We tried all sorts of things to try and work that out, and we thought we'd done it, we'd shot it again and realized that the moire was still there. So we ultimately had to do it as plates and just use the plates to kind of tidy up where the moire had entered and all of that.That was a big learning curve for us.

Then, the idea of the flare, that glow and that flare was always this kind of presence of the ghost. It was important to Andrew to somehow represent this presence of a ghost. It's almost like, if you remember the movie The Sixth Sense, there was always that little glow in the picture when they go back to the Little Glow, that kind of represented the presence of this is his [Cole (Hale Joel Osment)] ability. So the idea of the flare and the idea of the aberration, the luminous aberration was just this idea of this ghost and this ability to see it. Then, the end shot sort of leaving him alone in a sort of womb like state in this pool of darkness was definitely a metaphor for going back to source and relinquishing your grasp on this sort of presence and this life now. And just letting go and just going back to the cosmos from the stardust from what we're made of.

\u200bAdam, played by Andrew Scott, on a bus in 'All of Us Strangers'

'All of Us Strangers'

Credit: Searchlight Pictures

NFS: All of Us Strangers is based on a novel called Strangers by Taichi Yamada. Did you read the source material first, or what was your approach going in?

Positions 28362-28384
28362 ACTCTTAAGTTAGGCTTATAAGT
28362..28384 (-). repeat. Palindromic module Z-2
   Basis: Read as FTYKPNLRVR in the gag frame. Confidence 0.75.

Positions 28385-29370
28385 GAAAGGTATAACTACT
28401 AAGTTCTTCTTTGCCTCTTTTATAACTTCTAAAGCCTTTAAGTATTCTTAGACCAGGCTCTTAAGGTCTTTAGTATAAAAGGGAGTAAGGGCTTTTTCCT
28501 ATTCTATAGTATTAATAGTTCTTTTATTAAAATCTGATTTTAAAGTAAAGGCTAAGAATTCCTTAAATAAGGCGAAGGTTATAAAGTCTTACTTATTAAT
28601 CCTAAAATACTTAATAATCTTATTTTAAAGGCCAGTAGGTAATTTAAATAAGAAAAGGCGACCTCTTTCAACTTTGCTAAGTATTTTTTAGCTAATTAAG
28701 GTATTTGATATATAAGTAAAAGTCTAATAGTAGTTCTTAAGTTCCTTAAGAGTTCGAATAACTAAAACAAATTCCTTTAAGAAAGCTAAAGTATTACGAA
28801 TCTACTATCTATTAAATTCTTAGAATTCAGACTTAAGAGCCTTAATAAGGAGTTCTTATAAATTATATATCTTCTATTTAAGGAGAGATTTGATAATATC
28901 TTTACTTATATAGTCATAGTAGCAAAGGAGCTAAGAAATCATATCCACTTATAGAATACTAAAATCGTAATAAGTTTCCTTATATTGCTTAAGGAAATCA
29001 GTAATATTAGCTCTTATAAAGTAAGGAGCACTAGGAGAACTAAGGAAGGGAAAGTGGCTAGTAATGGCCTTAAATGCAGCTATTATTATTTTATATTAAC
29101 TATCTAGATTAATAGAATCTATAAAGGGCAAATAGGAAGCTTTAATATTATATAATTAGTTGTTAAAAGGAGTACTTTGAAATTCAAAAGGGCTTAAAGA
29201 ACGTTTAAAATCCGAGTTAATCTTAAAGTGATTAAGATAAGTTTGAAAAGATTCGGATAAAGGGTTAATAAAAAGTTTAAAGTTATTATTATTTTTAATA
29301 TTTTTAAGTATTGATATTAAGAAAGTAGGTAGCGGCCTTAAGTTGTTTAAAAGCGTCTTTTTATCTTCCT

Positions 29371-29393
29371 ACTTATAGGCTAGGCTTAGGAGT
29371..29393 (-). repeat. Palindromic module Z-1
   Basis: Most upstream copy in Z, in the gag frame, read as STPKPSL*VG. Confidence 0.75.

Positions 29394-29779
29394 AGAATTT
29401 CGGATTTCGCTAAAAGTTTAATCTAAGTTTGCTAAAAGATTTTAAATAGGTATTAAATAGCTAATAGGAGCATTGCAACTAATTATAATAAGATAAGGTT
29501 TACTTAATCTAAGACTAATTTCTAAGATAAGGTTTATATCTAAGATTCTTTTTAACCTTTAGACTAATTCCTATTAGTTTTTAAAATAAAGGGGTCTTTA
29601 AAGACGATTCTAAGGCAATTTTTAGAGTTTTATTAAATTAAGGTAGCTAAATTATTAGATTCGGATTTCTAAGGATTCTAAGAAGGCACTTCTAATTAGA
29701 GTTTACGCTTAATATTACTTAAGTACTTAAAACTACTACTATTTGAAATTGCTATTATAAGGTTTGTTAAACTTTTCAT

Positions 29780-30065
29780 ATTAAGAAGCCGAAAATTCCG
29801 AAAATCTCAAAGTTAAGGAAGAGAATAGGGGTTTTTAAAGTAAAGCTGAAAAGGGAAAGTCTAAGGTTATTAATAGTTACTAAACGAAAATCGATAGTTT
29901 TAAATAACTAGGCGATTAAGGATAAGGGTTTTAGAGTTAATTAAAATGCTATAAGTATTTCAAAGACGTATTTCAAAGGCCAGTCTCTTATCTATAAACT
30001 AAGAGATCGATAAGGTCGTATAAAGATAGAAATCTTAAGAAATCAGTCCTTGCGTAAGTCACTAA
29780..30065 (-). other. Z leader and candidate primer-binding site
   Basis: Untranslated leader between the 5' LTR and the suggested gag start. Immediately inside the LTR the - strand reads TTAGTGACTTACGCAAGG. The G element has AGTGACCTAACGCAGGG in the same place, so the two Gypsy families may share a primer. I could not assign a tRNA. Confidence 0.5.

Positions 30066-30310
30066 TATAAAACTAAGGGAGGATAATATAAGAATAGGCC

Ramsay: I'll admit to you now that I definitely steer clear from the novel. When I'm doing a film, I steer clear from the book. The reason why I do that is because I find written literature so prescriptive from an imagination perspective. So prescriptive when you read a book, a book will shape your imagination and your mind so specifically. Whereas a script allows so much space and so much scope for my independent imagination.

I didn't read the book. I purposely avoided reading that, and I really just based the building of the world off of my instincts, the script and my discussions with the director. That's kind of my rule in general when it comes to sort of adapted screenplays. In doing so, hopefully you represent something that's slightly fresher than what could have been done.

NFS: Finally, just wanted to ask if you could share any advice for other aspiring cinematographers or filmmakers into how they can develop their skills for shooting and capturing such beautiful and intimate stories?

Ramsay: Look, I'll take it one step back, and I would say I think the single most valuable piece of advice to a filmmaker is to always, always, always beyond anything else, be honest. Be honest with yourself, and be honest with your subject matter. You must never, ever try and represent something that you're not and something that you don't believe in. Try not to copy. Just believe in yourself and just be honest.

You have to be honest because if you're not honest, ultimately, you will be exposed. If you are honest, no matter how many mistakes you make along the way, those mistakes will be real. Then, there will cease to be mistakes. They'll just become part of the language of your honest depiction of what you're doing. Be honest and that feeds into dealing with a love-making scene or an argument or a tragedy. We've all felt these things in our lives to some degree, whether it's a lesser or a greater degree, we felt all of these things. So just lean into it, lean into your experiences, lean into what you've experienced before, and just be honest. You have to be honest.

All of Us Strangers is playing in theaters December 22.